Bees and poisoning

Why are bees so important?

It is important to point out that bees are pollinating insects, which is a necessary mechanism for biodiversity. Suffice it to say that bees are responsible for about 70% of the pollination of plant species, ensuring a very high percentage of global production, namely 35%.

There are three main ways in which bees can be poisoned: by ingestion, by contact or by asphyxiation. Generally, the first two are the most common ways of causing bee deaths. Contamination can also occur at a great distance from the field that has been treated, due to the drift effect caused by sub-optimal weather conditions such as wind. Indirect contact with active ingredient residues on vegetation is also another possible route of exposure of foragers in the field. Many pesticides, such as neonicotinoids, have the property that they can be translocated by systemic living to all parts of the plant, and this implies another possible danger for foraging bees that can be contaminated by foraging pollen, nectar, honeydew or guttation water.

In order to effectively assess the effect of pesticides on bees, it is necessary to examine not only the level of mortality that these products can cause under the various conditions mentioned above, but also the sub-lethal effects, as very low doses may cause alterations in the bees’ communication system, social activities, cognitive abilities and orientation.

In general, it can be said that most chemicals used as insecticides are toxic to bees, although some are more so than others!

What would happen if bees disappeared?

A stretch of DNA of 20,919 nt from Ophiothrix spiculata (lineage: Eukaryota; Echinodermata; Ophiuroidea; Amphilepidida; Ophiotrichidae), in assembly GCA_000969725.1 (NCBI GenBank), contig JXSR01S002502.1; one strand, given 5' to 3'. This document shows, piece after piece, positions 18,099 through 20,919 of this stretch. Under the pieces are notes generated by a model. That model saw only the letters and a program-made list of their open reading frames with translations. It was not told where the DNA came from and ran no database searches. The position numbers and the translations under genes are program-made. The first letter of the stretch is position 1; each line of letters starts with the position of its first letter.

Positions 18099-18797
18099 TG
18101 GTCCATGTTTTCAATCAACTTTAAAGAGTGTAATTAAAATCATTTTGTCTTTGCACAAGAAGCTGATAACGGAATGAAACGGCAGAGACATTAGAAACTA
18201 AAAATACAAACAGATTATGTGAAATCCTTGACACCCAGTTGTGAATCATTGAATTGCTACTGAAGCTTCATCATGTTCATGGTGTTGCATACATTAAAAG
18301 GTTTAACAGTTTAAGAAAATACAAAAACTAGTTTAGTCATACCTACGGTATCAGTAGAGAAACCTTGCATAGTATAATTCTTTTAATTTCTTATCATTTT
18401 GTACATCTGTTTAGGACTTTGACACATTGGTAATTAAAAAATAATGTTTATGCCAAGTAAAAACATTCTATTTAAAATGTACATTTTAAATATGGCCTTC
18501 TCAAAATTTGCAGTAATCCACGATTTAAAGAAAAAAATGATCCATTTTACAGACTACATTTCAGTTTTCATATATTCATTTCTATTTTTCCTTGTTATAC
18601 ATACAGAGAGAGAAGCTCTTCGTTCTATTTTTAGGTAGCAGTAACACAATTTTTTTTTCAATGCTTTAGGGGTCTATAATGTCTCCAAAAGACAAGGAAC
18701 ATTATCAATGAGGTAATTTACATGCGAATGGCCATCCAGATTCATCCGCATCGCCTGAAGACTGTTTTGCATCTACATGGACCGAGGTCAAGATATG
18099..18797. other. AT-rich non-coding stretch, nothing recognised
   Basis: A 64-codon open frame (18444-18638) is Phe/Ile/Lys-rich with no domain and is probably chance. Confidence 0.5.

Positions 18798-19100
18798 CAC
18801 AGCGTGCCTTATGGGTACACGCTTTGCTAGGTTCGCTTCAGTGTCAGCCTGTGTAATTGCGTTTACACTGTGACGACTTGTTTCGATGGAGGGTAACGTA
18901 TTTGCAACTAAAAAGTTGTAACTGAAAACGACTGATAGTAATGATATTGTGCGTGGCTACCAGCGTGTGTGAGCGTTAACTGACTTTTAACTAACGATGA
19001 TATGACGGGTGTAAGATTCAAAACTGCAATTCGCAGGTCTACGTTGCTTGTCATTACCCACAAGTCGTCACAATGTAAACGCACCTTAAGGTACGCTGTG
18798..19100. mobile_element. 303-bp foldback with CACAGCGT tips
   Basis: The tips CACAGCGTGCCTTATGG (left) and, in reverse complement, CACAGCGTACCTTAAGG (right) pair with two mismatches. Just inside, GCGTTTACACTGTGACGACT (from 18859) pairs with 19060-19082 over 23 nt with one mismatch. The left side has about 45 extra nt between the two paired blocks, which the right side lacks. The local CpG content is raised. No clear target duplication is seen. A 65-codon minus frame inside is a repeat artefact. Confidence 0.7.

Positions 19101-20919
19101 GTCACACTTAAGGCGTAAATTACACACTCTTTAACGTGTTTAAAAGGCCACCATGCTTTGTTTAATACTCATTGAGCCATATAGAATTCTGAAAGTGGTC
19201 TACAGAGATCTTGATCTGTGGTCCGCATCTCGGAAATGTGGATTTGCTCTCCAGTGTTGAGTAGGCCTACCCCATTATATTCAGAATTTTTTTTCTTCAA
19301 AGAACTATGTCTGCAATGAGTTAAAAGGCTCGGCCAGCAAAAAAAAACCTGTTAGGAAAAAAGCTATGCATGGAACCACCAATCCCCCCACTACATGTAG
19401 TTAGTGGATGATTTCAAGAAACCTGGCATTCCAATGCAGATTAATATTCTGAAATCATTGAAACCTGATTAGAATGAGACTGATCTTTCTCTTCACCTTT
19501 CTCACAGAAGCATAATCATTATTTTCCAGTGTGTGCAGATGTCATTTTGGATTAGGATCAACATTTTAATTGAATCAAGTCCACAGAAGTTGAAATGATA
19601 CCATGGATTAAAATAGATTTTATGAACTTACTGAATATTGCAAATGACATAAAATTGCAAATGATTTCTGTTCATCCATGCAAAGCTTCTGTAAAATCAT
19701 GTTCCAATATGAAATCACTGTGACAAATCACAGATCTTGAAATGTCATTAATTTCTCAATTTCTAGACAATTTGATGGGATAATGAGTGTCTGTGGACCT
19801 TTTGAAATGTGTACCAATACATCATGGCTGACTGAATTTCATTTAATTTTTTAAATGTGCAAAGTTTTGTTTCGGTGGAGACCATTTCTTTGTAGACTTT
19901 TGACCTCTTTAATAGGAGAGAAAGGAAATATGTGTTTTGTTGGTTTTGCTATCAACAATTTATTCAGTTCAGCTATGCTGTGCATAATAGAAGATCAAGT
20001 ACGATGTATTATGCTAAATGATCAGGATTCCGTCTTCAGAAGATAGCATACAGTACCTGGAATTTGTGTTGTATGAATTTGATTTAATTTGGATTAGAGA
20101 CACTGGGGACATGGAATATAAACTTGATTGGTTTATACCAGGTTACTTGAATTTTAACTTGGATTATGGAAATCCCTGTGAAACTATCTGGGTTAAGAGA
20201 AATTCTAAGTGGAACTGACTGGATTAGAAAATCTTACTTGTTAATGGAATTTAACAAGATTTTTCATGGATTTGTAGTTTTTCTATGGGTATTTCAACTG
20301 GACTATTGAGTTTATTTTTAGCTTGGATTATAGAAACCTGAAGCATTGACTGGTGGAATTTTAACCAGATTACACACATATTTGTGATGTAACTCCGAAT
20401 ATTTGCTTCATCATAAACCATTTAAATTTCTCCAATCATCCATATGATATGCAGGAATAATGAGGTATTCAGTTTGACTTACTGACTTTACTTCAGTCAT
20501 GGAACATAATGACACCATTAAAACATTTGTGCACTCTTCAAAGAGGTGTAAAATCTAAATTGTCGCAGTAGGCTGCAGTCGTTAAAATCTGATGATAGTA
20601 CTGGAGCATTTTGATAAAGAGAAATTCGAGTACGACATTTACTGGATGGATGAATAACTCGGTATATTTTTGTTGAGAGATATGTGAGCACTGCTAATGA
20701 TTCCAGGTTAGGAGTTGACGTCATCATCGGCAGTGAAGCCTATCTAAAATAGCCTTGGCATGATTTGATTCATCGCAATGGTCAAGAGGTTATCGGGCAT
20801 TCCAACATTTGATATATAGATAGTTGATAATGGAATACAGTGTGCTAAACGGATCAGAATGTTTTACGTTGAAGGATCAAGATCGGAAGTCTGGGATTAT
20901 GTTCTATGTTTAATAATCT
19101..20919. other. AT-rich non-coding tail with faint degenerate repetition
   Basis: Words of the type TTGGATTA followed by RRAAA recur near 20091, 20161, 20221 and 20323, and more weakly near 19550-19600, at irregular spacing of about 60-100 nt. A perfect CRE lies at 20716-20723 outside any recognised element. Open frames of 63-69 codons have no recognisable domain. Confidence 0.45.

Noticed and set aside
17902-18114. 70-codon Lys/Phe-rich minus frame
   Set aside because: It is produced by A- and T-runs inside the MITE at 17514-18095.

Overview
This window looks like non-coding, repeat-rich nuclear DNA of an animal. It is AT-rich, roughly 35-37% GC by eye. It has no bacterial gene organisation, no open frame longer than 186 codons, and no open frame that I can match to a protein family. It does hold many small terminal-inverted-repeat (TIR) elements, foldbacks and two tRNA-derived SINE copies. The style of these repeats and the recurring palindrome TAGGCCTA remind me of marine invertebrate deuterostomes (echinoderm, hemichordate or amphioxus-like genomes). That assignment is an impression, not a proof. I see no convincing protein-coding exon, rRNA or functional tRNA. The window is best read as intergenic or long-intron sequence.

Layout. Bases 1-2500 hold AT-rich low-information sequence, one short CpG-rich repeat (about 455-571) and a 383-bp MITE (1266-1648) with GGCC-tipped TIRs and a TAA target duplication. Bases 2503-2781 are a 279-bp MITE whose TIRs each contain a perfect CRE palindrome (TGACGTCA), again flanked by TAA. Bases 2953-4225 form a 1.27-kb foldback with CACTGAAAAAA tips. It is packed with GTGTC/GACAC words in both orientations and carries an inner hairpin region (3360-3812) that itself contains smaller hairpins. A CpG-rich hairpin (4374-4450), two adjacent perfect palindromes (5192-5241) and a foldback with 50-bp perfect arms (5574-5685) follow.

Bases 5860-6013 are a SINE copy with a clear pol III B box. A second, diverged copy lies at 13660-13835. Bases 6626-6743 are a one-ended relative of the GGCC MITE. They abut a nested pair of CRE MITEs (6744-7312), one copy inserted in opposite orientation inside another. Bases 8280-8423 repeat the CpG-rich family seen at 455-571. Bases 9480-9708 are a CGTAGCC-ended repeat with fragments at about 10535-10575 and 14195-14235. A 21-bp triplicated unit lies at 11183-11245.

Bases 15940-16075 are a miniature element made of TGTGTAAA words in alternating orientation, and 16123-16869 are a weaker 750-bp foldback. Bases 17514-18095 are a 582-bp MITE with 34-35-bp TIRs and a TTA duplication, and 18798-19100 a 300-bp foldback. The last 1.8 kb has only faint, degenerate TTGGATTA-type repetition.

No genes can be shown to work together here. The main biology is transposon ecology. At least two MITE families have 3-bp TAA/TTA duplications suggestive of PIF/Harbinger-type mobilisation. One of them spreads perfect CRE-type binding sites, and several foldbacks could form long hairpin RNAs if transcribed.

The complex balance of our planet would be upset! All the plants that bees pollinate would be lost, so all the animals that eat these plants and humans would have less meat, fruit and vegetables!

What can be done?

The prerequisite for a reduction in pesticide poisoning in beekeeping would be an awareness on the part of all beekeepers, focusing on the importance of bees for agricultural production and environmental biodiversity. Unfortunately, the bee is seldom viewed with the respect due to its usefulness. Cooperation between farmers and beekeepers is important. Not only when it comes to choosing the product to be used, the method of application and the conditions under which it is to be used (which has hitherto been the exclusive prerogative of farmers), but also in terms of the timing, location and positioning of the hives in cultivated fields! Suffice it to say that in many cases, bees die as a result of failure to comply with the most basic rules on the use of these chemical products!

The products to be used should be chosen from those that are least toxic to bees and least harmful to the environment!

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